Oil futures dropped sharply Tuesday after Saudi Arabia’s energy minister said the kingdom’s crude production could return to normal as soon as the end of the month, as the nation recovers from weekend attacks on crucial processing facilities,
Fear of a prolonged disruption to output from Saudi Arabia, the biggest producer of oil in the world, sent ripples through global energy markets and drove international futures prices to one of the sharpest rallies on record.
Saudi Arabia’s energy minister Prince Abdulaziz bin Salman on Tuesday said at a news conference that Saudi Aramco has already restored 50% of lost production since the Saturday attacks. The Wall Street Journal reported that the facility is already supplying customers at pre-attack levels.
Oil prices on Tuesday had been trading sharply lower, weighed by a Reuters report that the Saudis were close to restoring 70% of the estimated 5.7 million-barrels-per-day of production lost after parts of the oil-processing facility were damaged.
“The good news is production will be back on line,” said Phil Flynn, senior market analyst at Price Futures Group. What we don’t know is “how they are going to stop these drone and missile attacks in the future.” U.S. intelligence on Monday said the attack against the Arabia’s Abqaiq plant and its Khurais oil field, which knocked an estimated 5% of global capacity offline, was executed using a combination of drones and missile strikes, citing Iran as the origin of the coordinated effort. Iranian officials have denied any involvement.
West Texas Intermediate crude for October delivery CLV19, -0.57% the U.S. benchmark contract, fell $3.56, or 5.7%, to settle at $59.34 a barrel on the New York Mercantile Exchange. On Monday, it posted the largest daily gain for the most-active contract since Sept. 22, 2008 and finished at its highest level since May, according to Dow Jones Market Data.
November Brent crude BRNX19, -0.23% lost $4.47, or 6.5%, to end at $64.55 a barrel on ICE Futures Europe, following the international benchmark contract’s 14.6% rise on Monday, the sharpest percentage gain on record.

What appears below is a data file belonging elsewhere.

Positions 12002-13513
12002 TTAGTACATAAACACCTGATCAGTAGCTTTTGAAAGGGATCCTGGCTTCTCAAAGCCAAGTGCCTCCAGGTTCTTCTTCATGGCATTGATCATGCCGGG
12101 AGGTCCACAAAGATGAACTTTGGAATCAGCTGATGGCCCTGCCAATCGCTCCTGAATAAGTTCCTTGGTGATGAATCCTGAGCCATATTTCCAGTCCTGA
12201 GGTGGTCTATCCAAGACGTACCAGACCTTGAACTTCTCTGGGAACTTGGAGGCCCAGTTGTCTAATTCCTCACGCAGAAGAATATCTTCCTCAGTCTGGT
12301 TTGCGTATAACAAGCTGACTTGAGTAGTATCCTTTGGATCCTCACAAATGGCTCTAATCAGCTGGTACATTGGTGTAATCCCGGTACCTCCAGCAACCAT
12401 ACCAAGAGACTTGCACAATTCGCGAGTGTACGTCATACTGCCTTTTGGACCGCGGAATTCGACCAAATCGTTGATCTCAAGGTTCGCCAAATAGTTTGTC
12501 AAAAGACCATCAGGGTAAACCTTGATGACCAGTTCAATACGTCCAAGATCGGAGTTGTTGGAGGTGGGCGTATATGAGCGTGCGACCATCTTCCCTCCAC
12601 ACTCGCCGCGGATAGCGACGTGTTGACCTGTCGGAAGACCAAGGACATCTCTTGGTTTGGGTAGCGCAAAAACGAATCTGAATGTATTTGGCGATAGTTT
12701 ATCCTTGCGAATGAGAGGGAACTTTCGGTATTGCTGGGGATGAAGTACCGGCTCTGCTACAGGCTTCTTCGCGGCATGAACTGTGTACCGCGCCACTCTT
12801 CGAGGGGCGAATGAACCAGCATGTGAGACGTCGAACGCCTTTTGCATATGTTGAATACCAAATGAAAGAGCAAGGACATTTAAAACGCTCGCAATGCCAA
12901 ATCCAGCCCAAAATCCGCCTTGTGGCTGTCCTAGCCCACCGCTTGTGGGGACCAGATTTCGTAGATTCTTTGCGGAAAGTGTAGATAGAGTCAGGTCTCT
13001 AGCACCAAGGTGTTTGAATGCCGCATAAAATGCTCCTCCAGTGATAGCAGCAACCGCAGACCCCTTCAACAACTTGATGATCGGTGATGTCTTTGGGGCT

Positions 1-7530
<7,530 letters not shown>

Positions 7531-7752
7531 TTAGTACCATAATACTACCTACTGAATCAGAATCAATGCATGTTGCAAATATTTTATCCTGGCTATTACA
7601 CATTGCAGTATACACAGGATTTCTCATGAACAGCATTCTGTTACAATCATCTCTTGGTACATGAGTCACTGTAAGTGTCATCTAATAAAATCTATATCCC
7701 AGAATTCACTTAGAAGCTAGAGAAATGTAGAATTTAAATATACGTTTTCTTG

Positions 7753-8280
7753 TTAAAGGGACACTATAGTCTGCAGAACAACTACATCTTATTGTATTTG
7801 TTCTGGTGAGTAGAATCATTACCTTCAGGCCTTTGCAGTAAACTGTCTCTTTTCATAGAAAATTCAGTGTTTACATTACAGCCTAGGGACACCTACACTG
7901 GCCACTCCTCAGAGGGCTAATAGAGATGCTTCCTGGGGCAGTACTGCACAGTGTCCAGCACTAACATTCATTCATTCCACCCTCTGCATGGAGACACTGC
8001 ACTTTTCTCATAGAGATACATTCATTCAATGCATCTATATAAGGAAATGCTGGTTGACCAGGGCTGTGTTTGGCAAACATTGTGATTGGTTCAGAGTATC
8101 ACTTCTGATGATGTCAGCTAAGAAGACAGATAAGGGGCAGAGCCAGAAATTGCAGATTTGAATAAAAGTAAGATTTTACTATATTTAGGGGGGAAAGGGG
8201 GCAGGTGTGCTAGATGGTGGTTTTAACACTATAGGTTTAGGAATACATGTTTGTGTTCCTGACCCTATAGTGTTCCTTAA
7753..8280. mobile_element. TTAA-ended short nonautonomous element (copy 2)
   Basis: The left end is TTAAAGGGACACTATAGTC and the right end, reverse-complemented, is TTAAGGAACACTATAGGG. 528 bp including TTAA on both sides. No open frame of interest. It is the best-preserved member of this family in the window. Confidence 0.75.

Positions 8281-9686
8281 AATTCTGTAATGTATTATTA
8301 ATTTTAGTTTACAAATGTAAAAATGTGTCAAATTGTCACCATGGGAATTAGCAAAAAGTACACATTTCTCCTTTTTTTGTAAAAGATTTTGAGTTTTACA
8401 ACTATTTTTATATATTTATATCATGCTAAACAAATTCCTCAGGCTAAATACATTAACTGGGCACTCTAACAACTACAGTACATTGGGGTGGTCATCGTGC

With capacity of 11 million barrels a day to be restored by end-September, “there will be minimal disruption to global supply,” wrote Caroline Bain, chief commodities economist at Capital Economics, in a note.
“That said, there remain some important questions to be answered about the attacks, which may mean that we will have to consider a permanently higher risk premium in our price forecasts,” she said. “The apparent ease with which a large chunk of global productive capacity was put out of action must be a concern for the oil market.”
“We do not know yet whether Saudi Arabia or the U.S. will try to respond militarily or choose to tread more diplomatically,” said Bain.
For now, attention is likely to turn to the latest weekly U.S. petroleum supplies figures, due from trade group the American Petroleum Institute late Tuesday and from the Energy Information Administration Wednesday morning.
Analysts polled by S&P Global Platts, on average, forecast a fall of 2 million barrels in last week’s crude inventories. Gasoline stockpiles were expected to fall by 800,000 barrels, but distillate supplies were seen higher by 300,000 barrels.
Back on Nymex, October gasoline RBV19, -0.13% fell 4.4% to $1.6751 a gallon and October heating oil HOV19, -0.04% shed 4.5% to $1.9896 a gallon.
October natural gas NGV19, -0.34% settled at $2.668 per million British thermal units, down 0.5%.
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